Thomas Mallon has written that he prefers his books to cover geography and time periods that he has not personally experienced, to move beyond the bounds of his own personal experience. Thus, Dewey Defeats Truman, the title lifted from the Chicago Tribune s famous headline, “Dewey Defeats Truman,” is not a memoir or personal reminiscence or exploration of personal trauma of the sort immensely popular in the world of publishing these days. This leisurely historical novel, however, is essentially an ethnography of a particular time and particular place: Owosso, Michigan, in the summer of 1948. World War II has been over for three years. The country has rushed to return to a peacetime normality. Wounds both physical and mental, losses both physical and psychological, and economies ravaged or inflated by the war are being healed. There is a presidential race going on in the country. In no place, perhaps, is the confidence in Thomas Dewey’s upcoming victory as high as in Owosso, Michigan, Dewey’s birthplace and the home of his mother—and that of several very dark and mostly hidden secrets. As the summer wears on and the campaign touches ever more directly, if inconsequentially, on this small town of sixteen thousand people and a dozen or so of its residents, the secret crimes, losses, and passions are revealed, resolved, and in some cases reburied—literally. This novel, then, is what the old- fashioned novel often is, a detailed miniature, a portrait of a community distinguished only by an accident of history and highlighted here in the ordinary behaviors of a number of characters and types: the ambitious young politician; the college woman writing her novel while working in a book store; the grieving mother of a young man killed in the war; an aging widower who, as a kind of conscience of the community, must hide a terrible secret of his own; a town booster; a local labor organizer and one of only two Truman supporters (apparently) in the whole community; a high school senior who is a “go-getter” always hustling a buck; and the community boosters desirous of making the most of their moment of fame when their hometown boy will, without a doubt, take his place in the White House. It does not revisit a scene of Mallon’s personal agony, a miserable childhood, a failed marriage, or a coming-of-age experience in, say, a summer camp or on a college campus.
The virtue of this novel is that—using the device of the election of 1948 in which an authentic underdog defeated the man everyone thought would win—it creates a strongly detailed evocation of American life, building it up as a sculptor might by applying the clay piece by piece, creating form and texture, shape and meaning, teaching even those old enough to remember the election, however vaguely, much more than they ever knew about the springs and devices of small-town political life in the upper Midwest before television was a force, when President Harry Truman campaigned from the back of a railroad train, and when Labor, especially the United Auto Workers, was flexing its muscles. A novel not of plot (it has three or four plots that intertwine but do not drive the major device of the novel) but of character, it creates its themes out of the motifs, secrets, meanings, and icons of fifty years ago. In our past we live our future and sometimes see our present—and keep secrets.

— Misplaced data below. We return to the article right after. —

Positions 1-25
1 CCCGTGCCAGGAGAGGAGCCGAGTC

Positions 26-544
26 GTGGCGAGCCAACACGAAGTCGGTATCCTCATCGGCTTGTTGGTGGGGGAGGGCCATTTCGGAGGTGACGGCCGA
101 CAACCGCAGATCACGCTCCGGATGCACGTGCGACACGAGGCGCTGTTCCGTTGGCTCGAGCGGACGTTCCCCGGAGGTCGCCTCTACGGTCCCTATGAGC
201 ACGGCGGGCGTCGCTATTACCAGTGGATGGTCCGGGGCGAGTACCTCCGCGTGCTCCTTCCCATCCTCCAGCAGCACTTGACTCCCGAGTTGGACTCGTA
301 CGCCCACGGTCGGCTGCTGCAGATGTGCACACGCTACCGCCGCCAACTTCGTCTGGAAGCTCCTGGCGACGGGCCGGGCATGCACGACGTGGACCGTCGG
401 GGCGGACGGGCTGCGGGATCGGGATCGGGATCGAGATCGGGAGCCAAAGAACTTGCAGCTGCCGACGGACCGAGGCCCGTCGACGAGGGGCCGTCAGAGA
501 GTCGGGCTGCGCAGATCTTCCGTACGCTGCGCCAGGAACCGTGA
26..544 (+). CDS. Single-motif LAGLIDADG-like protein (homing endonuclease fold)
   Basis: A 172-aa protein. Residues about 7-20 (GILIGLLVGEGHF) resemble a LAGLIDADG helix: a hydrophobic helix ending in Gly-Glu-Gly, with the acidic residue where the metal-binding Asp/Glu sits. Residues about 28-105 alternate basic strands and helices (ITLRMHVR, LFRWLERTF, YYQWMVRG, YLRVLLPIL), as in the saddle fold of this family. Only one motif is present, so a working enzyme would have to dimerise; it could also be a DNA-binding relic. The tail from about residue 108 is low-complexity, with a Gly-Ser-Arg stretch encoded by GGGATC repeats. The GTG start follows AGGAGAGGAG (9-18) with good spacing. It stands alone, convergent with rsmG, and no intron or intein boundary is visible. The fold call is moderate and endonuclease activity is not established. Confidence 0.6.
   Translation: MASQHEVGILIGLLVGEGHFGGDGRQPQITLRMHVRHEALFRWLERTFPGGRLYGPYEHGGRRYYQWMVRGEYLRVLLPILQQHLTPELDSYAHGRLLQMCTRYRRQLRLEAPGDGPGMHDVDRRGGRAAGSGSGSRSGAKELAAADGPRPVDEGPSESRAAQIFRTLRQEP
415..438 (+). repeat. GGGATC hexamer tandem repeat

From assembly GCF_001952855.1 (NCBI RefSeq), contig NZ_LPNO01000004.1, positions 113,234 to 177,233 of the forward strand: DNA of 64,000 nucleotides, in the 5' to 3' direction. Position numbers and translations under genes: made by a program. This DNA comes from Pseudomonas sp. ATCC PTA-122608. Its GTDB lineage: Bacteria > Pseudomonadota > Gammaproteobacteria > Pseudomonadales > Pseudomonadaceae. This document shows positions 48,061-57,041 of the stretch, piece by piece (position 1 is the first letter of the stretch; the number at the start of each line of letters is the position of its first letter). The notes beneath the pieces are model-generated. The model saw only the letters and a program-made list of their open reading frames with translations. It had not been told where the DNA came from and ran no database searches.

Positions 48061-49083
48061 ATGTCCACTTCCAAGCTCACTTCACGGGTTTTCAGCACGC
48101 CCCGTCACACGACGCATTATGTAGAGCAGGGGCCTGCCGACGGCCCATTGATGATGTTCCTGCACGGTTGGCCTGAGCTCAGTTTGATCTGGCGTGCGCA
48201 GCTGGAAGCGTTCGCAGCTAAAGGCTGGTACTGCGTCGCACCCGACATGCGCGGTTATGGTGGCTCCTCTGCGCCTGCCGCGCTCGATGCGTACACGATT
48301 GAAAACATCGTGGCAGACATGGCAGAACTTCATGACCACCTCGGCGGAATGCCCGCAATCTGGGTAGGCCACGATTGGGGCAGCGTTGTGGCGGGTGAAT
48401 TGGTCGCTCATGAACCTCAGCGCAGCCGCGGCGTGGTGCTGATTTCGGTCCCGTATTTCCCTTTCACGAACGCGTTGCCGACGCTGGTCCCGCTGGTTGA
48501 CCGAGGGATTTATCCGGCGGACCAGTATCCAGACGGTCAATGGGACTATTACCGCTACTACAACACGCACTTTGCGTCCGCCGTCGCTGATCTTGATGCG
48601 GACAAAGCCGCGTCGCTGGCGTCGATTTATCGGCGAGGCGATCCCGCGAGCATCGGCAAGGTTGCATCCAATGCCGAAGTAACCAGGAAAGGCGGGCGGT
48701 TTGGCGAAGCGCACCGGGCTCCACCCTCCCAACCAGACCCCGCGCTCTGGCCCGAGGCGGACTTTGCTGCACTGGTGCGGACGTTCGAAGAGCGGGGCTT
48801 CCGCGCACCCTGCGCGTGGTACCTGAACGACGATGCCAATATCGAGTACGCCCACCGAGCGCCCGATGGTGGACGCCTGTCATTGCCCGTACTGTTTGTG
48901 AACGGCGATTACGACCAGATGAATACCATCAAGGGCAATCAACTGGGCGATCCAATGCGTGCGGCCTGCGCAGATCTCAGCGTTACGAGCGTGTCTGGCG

Horace Sinclair, veteran of the Spanish-American War, sardonic observer and opponent of change, is a retired accountant who lives in the past more happily than in the present, comforted by his memories of his wife, with whom he had lived for fifty years, and by the works of Sir Walter Scott. That he had also participated in burying (literally), with the help of four friends, another friend who committed suicide fifty years earlier now weighs heavily on him, as “boosterism”—in the form of Al Jackson’s project to create a “Dewey Walk” over a few backyards along the river—will undoubtedly discover the grave, Horace’s secret of all these years, and destroy the equanimity (to say the least) of everyone connected. How he manages to avert this disaster (enlisting an unlikely assistant and helping, in the same event, to solve another “mystery” disappearance from the town’s teenage population) is one of the plot strands of the novel.
Among the political themes are those highlighted by Truman in his famous whistlestop campaign—the “do nothing” Congress, the plight of Labor, the social and economic needs of “the people.” There is nothing new here, but Mallon is able to do what every good writer must do—embody his themes in characters about whom readers care, who live and breathe in credible ways. Jane Herrick obsessively traces the movements of her late son’s army unit, tracking its progress through the war so that she observes the anniversary of every moment of its campaign life. With an unwavering focus, she also tracks the coffins still returning with the war dead for reburial in the United States. Jane shores up these fragments against her ruin, a desolation over Arnold’s death so total that even the presence of her younger son cannot relieve it. Carol Fuller is concerned because Truman has...
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